Capsaicin-induced Muscle Pain in Humans
|ClinicalTrials.gov Identifier: NCT02377180|
Recruitment Status : Completed
First Posted : March 3, 2015
Last Update Posted : January 18, 2017
There is currently no specific diagnostic test for primary muscular pain. The present study investigates whether selective blockade of the suprascapular nerve can effectively abolish experimental pain arising from the supraspinatus muscle. Experimental muscle pain is induced by intramuscular injection of capsaicin, an alkaloid from red chili peppers. The study consists of three parts:
- to describe the development, time course and intensity of capsaicin-induced muscle pain
- to evaluate the effectiveness of suprascapular nerve block against capsaicin-induced muscle pain
- to compare suprascapular nerve block and direct intramuscular local anesthetic infiltration for their effectiveness in capsaicin-induced muscle pain
|Condition or disease||Intervention/treatment||Phase|
|Healthy||Procedure: Intramuscular capsaicin injection Procedure: Suprascapular nerve block Procedure: Local anesthetic infiltration||Not Applicable|
Musculoskeletal pain is one of the most common reasons for consulting a physician. Many musculoskeletal pain disorders are associated with a widespread decrease in pain thresholds, indicating a state of hyperexcitability of the central nervous system.
This central hypersensitivity can be assessed by measuring pain thresholds to different experimental stimuli, using so-called quantitative sensory tests (QST).
Several experimental pain models are being used in healthy volunteers in order to study the central mechanisms of pain processing. Injection of capsaicin is one of them, which is associated with spreading of local pain, development of referred pain and hyperalgesia to thermal, mechanical or electrical stimuli.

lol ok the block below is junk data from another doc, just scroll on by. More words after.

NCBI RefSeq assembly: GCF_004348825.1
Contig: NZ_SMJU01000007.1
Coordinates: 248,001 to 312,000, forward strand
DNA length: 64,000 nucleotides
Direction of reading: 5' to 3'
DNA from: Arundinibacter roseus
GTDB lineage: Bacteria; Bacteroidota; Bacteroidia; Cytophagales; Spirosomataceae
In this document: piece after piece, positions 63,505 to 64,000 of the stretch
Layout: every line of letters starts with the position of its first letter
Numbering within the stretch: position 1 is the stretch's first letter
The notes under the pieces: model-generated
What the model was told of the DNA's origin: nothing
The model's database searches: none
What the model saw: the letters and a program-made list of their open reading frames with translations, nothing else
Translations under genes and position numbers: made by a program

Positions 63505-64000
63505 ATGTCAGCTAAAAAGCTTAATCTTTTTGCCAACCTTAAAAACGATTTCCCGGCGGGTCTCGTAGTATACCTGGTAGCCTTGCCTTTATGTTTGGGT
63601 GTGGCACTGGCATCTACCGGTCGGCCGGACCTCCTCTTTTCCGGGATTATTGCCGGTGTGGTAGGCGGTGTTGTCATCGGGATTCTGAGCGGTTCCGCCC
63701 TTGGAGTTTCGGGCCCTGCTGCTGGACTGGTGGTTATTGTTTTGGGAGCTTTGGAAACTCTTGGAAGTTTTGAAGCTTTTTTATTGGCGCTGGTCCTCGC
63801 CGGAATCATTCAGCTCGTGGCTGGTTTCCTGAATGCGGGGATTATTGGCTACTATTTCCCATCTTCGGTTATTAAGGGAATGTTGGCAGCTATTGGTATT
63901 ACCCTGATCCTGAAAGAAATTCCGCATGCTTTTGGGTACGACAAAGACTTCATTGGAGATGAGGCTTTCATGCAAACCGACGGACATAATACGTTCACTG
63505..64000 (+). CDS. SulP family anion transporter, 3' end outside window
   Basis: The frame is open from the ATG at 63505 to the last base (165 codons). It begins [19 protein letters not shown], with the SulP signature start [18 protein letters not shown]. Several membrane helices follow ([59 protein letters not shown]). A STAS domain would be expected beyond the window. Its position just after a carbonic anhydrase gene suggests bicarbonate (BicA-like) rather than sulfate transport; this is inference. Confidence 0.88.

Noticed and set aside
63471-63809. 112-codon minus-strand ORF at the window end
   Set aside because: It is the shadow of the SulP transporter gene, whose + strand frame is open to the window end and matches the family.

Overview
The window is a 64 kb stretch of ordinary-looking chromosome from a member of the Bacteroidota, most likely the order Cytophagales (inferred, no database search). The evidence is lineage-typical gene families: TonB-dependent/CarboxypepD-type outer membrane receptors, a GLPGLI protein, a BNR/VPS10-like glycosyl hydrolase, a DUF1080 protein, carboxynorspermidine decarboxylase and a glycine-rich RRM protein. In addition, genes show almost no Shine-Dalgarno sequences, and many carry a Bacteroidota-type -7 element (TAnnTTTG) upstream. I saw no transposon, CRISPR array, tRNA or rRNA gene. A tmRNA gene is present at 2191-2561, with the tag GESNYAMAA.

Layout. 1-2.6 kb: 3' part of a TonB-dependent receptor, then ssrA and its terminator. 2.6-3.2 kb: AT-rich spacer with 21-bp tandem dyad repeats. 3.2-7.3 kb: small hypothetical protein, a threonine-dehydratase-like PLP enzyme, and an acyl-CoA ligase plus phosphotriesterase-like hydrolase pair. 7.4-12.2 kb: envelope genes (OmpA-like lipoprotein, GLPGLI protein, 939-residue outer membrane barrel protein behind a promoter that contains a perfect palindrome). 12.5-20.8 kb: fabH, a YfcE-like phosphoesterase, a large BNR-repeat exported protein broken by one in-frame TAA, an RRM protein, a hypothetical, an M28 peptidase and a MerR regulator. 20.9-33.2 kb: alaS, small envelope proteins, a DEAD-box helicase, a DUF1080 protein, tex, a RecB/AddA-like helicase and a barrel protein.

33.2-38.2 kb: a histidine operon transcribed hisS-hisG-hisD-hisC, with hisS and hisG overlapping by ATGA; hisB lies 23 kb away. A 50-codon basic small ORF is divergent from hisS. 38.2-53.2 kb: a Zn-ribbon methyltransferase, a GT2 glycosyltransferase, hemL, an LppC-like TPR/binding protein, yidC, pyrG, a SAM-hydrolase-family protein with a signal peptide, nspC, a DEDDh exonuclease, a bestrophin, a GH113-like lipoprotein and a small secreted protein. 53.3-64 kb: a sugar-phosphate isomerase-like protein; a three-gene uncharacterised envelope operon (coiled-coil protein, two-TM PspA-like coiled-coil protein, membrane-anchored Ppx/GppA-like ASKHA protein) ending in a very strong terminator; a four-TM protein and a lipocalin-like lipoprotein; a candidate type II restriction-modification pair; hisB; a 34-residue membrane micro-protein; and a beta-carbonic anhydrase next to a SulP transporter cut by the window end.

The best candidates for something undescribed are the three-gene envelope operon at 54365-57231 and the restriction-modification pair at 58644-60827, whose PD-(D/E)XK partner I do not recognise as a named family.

Intramuscular injection of capsaicin is therefore potentially interesting for investigating primary muscle pain, central hypersensitivity and endogenous pain modulation. The present research project comprises three substudies which use intramuscular capsaicin to detect changes in central pain processing and to evaluate clinical tools for the diagnosis of primary muscle pain.
Part 1: The investigators hypothesize that the intensity, duration and expansion area of capsaicin-induced muscle pain depends on a subject's endogenous pain modulation. The investigators expect that subjects with strong endogenous pain modulation develop less pain and hyperalgesia after capsaicin injection than subjects with poor endogenous pain modulation. A large sample of healthy volunteers will therefore be screened using QST and then recruited for capsaicin injection if they show either very strong or very weak endogenous pain modulation. The data of the whole sample can be used to determine normative values of endogenous pain modulation.
Part 2 investigates the ability of suprascapular nerve block to abolish primary muscle pain. Healthy volunteers will receive capsaicin injection into the supraspinatus muscle or the trapezius muscle as a control condition in a randomized, blinded fashion. The investigators expect that the nerve block is more effective in the former compared to the latter muscle.